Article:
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Ask Matt ... about public space, free fuel, balconectomy

The Hendersonville Lightning's intrepid researcher answers readers' questions.


Q. How does one reserve the courtyard in front of the Historic Courthouse?

It's actually an easy process. Just download the application from the county's website and get it to County Public Information Officer Christina Hallingse. Naturally, there are ground rules. The courthouse porch and steps are off limits, no vehicles on the courtyard, you can't block the entrance during business hours, and you must clean up. Also, applicants must be a community or non-profit group. Hallingse said that in most cases she can grant the requests.
I read the list of the 20 groups that used the courtyard plaza or courthouse lawn in 2013 and they ranged from Bark for Life to Day of Peace to Daughters of the American Revolution to a Sept. 11 Remembrance of the attack on Benghazi. Many users such as Garden Jubilee and the Apple Festival are recurring. Only two groups were denied last year – both because of prior bookings. So a wedding on the Historic Courthouse plaza is out, but across town at the new courthouse sixty bucks will get you a marriage license.

Q. What is the fee to use the City's vehicle recharge station and what would a driver pay to repower a fully discharged Toyota Prius?

The Toyota Prius is a hybrid vehicle (gas and electric) that doesn't need charging, so I instead chose the 2014 all-electric Smart Car. The Department of Energy estimates the Smart Car can go 25 miles for just 96 cents based upon $0.12 per kwh. It takes 6 hours to fully charge the Smart Car which has a driving range of 68 miles. But here's a shocker. If you take your car to one of the two charging stations in Hendersonville's Dogwood Parking Lot on Church Street, the cost is zero. That's right, nada! This is courtesy of a federal stimulus grant. Sweet, huh? (photo attached)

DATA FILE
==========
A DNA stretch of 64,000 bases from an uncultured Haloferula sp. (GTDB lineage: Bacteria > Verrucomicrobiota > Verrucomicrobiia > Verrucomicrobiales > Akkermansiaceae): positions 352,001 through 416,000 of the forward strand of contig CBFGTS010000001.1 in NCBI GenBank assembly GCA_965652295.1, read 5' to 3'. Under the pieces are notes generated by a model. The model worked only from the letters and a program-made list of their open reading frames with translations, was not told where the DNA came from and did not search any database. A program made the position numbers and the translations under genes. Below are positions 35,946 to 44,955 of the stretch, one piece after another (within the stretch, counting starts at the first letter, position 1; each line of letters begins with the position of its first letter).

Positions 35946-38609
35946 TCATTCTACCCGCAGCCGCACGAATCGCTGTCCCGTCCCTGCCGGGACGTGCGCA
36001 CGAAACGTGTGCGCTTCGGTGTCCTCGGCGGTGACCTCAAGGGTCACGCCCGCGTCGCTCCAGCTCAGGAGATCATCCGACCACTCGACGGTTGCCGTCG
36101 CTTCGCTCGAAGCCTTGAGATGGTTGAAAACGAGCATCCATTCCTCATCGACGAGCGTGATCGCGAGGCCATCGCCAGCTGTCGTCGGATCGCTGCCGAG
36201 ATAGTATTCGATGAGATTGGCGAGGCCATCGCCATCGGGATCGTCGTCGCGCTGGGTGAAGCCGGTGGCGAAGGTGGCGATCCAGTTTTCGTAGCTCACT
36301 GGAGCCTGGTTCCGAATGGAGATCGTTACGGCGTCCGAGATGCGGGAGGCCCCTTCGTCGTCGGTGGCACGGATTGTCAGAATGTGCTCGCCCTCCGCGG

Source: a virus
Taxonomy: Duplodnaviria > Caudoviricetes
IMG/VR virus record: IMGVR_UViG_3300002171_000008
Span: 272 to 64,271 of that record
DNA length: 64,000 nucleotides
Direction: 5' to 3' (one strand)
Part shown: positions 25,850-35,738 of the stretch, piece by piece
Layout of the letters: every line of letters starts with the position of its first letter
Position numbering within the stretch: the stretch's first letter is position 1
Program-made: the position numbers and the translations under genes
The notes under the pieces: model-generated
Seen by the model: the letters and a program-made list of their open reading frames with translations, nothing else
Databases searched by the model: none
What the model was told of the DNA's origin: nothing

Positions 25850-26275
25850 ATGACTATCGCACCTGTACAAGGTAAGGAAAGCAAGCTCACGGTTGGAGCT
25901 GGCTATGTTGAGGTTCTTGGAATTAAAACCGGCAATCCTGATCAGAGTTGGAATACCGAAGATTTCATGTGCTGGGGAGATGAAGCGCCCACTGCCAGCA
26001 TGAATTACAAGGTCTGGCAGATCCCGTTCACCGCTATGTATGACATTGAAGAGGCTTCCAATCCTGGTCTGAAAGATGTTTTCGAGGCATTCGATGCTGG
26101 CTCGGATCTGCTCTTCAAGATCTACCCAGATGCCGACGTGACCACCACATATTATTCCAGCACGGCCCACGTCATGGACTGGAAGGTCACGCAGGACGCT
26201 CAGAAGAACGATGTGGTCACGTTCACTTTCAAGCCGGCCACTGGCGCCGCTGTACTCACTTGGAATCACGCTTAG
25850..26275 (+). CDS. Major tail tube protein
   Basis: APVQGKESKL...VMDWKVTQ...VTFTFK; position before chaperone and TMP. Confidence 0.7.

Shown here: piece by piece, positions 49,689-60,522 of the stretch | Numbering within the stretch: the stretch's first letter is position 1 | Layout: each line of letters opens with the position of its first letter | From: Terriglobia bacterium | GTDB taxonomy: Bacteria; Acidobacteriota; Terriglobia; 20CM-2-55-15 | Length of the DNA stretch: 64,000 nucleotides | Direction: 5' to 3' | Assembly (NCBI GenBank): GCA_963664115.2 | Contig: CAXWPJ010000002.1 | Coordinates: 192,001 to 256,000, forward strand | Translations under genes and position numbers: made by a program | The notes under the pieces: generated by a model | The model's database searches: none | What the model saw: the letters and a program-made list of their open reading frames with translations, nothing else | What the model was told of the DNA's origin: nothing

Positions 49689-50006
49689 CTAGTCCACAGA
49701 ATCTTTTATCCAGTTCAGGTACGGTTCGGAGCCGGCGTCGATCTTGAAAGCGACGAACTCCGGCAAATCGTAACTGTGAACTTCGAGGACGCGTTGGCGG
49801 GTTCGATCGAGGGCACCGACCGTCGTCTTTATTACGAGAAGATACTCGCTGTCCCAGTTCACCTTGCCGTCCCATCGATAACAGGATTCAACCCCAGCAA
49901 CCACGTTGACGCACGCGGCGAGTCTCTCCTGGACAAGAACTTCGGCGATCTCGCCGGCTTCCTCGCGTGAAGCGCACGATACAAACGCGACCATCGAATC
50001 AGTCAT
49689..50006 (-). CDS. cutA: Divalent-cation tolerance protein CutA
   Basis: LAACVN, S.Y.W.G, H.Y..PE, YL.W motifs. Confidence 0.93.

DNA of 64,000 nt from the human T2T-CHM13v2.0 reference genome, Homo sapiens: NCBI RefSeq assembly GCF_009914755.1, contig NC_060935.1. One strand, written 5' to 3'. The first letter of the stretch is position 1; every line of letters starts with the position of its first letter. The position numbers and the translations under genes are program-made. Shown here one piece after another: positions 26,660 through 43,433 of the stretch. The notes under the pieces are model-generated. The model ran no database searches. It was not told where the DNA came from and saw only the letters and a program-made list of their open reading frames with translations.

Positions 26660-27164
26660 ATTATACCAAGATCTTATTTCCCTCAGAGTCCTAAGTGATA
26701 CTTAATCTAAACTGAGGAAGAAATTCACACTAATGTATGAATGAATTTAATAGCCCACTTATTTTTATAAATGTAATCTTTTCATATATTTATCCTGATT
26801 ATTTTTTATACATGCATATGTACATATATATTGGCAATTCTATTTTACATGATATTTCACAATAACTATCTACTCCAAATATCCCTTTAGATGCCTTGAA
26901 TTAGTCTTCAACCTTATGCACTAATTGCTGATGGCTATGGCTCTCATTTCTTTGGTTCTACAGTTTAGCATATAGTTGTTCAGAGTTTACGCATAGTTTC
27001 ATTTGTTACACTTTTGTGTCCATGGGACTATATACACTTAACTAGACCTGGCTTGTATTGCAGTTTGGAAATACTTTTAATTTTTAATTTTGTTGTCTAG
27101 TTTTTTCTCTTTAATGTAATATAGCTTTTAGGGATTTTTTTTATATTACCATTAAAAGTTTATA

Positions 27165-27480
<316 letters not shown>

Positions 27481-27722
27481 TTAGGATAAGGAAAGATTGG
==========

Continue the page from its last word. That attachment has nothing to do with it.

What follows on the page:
Q. What was the restoration cost of the Skyland Hotel balcony that overhangs the city sidewalk and why was it a City project?

According to Hendersonville City officials, restoring the historical Skyland balcony was included in the final phase of the Main Street renovations because the façade was deteriorating. Without restoration, the structure would have been out of character with the new streetscape. Also, there was a question of whether the balcony was a public or private entity. City Manager John Connet said that without strong assurances of proper maintenance, a structure overhanging a public sidewalk would be prohibited today. The renovations were completed last September for $212,000. The work also addressed some necessary drainage problems and pedestrian safety issues. The Skyland Hotel was built around 1929. The first balcony was enclosed and sported a sloped roof, then a flat roof, and today it's all open air.